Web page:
The Dancers and The Nerve (Part 2)

“Don’t say, “Yes!”
Just take my hand and dance with me”

~  Oriah Mountain Dreamer – The Dance ~

Leap

I will now turn my focus to “the dancers who had all the nerve”, and what it really means:

“Oh, when you were young,
did you question all the answers?
Did you envy all the dancers who had all the nerve?
Look around you now,
you must go for what you wanted
look at all my friends who did and got what they deserved.

So much time to make up everywhere you turn
time we have wasted on the way;
So much water moving underneath the bridge
let the water come and carry us away.

So much love to make up everywhere you turn
love we have wasted on the way;
So much water moving underneath the bridge
let the water come and carry us away
let the water come and carry us away.”

Wasted on the Way – Crosby, Stills & Nash
(words & music by Graham Nash)

The only way to know what is there is to find out.  We have seen in our lives dancers who have done amazing things (and I’m not talking about those who throw down a few drinks and act a fool on the club dance floor, although that takes nerve too!!).  To some degree, there is an innate ability that allows a person to learn how to excel and perform those amazing feats, but we are not born with the muscle memory that allows someone to throw themselves in the air and land successfully…all to the timing of music.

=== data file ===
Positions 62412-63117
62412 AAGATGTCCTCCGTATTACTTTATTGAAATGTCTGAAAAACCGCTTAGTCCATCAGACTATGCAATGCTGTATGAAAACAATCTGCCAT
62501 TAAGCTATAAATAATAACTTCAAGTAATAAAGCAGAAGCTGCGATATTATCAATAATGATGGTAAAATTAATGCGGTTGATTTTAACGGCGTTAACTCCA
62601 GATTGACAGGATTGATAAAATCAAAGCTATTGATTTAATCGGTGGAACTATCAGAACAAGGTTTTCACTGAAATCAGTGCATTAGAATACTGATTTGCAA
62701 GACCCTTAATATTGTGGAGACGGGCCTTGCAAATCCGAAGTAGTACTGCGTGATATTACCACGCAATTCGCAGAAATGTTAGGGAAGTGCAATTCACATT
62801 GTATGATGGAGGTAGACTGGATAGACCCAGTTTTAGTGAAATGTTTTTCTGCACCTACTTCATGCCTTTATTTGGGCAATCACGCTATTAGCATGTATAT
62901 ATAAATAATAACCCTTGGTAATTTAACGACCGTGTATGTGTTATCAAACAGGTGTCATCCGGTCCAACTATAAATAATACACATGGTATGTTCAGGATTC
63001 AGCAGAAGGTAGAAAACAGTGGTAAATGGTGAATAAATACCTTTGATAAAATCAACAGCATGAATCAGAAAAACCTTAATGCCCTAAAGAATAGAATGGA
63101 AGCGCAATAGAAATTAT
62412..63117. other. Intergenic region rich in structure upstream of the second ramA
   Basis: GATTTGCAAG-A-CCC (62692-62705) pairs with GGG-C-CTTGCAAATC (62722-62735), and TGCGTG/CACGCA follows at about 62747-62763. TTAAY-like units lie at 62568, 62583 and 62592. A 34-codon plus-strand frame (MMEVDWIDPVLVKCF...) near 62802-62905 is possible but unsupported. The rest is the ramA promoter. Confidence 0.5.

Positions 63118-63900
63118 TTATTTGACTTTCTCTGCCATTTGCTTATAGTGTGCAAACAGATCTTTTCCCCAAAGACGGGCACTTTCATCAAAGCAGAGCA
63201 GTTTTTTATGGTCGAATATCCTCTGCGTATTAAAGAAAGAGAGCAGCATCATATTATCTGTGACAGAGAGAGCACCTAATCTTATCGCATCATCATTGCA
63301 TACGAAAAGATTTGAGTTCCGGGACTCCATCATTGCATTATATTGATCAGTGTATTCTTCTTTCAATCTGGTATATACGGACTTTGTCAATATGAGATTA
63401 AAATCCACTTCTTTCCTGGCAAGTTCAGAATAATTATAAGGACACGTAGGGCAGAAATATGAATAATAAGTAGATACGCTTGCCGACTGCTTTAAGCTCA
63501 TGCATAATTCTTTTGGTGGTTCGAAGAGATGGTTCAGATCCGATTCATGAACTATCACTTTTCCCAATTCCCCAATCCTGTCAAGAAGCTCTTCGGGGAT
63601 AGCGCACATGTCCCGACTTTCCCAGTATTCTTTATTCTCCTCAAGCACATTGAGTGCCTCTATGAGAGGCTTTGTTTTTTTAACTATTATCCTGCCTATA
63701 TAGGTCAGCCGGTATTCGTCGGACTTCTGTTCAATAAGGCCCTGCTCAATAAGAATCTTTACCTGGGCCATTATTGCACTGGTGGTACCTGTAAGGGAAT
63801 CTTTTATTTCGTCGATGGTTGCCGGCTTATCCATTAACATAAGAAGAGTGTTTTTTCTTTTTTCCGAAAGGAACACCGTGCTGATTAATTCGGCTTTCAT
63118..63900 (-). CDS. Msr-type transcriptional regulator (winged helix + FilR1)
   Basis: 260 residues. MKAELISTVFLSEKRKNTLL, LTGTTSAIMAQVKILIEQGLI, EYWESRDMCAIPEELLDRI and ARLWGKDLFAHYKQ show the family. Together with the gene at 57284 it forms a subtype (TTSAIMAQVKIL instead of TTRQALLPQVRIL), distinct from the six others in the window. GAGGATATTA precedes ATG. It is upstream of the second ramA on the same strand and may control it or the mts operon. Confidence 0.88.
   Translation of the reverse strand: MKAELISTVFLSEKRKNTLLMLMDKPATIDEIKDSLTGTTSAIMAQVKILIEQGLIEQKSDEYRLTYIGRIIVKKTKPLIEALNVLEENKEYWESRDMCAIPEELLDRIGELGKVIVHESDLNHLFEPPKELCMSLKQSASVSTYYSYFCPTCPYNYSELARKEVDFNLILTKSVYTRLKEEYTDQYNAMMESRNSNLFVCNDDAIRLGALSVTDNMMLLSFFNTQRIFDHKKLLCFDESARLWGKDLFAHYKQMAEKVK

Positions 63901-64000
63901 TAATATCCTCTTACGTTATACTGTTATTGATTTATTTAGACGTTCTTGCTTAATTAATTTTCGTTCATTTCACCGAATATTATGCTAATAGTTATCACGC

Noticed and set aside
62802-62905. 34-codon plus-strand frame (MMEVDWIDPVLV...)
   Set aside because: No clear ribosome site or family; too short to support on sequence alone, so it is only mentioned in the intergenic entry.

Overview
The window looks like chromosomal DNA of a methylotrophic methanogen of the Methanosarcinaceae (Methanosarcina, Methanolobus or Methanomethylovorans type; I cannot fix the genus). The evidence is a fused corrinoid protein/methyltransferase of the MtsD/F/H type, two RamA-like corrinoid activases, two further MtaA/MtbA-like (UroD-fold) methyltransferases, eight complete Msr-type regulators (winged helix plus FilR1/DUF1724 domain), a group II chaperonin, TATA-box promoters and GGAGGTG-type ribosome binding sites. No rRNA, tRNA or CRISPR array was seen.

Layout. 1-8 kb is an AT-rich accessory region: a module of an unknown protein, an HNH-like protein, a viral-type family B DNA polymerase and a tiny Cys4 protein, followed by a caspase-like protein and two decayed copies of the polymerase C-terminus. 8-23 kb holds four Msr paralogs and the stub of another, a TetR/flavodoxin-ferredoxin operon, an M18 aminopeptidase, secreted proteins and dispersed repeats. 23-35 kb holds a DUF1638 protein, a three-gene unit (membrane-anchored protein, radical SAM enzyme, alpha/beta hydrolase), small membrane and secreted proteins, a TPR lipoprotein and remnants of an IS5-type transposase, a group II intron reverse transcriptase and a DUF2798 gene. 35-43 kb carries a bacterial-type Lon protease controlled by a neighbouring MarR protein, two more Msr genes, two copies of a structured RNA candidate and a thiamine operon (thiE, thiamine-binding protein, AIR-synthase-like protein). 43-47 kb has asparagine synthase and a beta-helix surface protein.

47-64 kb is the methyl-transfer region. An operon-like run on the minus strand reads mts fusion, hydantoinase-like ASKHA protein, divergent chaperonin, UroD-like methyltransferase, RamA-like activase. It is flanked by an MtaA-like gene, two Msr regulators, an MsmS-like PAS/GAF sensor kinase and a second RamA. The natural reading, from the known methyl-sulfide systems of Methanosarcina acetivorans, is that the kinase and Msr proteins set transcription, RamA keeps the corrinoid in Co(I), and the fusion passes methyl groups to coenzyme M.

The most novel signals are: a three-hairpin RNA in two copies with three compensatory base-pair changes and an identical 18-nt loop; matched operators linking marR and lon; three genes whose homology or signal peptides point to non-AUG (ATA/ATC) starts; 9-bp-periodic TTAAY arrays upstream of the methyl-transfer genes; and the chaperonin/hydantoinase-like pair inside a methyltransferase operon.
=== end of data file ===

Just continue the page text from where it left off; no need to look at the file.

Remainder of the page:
That is the nerve part.

Think about someone who takes a running leap and allows themselves to be caught by their partner.  Think about the first time that happens.  There is very little likelihood of success that first time.  What allows the person to take that first leap so they can learn to do it successfully?  I think the answer, the nerve part, is through letting go of the outcome in advance so they can focus on the action and not the result.  By focusing on the action, the “now”, they are able through repetition to train their muscles to respond in the right way to successfully complete the leap.
That is the athletic part.

But sometimes, the most beautiful part of a dance is not from the wildly explosive part, but from a single well-timed step.
That is the artistry part.

It comes from learning to trust their partner, and to learn to read their subtle cues so the timing can be just right.  No one is psychic.  No one can read the mind of another to know when to leap. And no one can see the future to know how each leap will turn out.
That is the true meaning of nerve.

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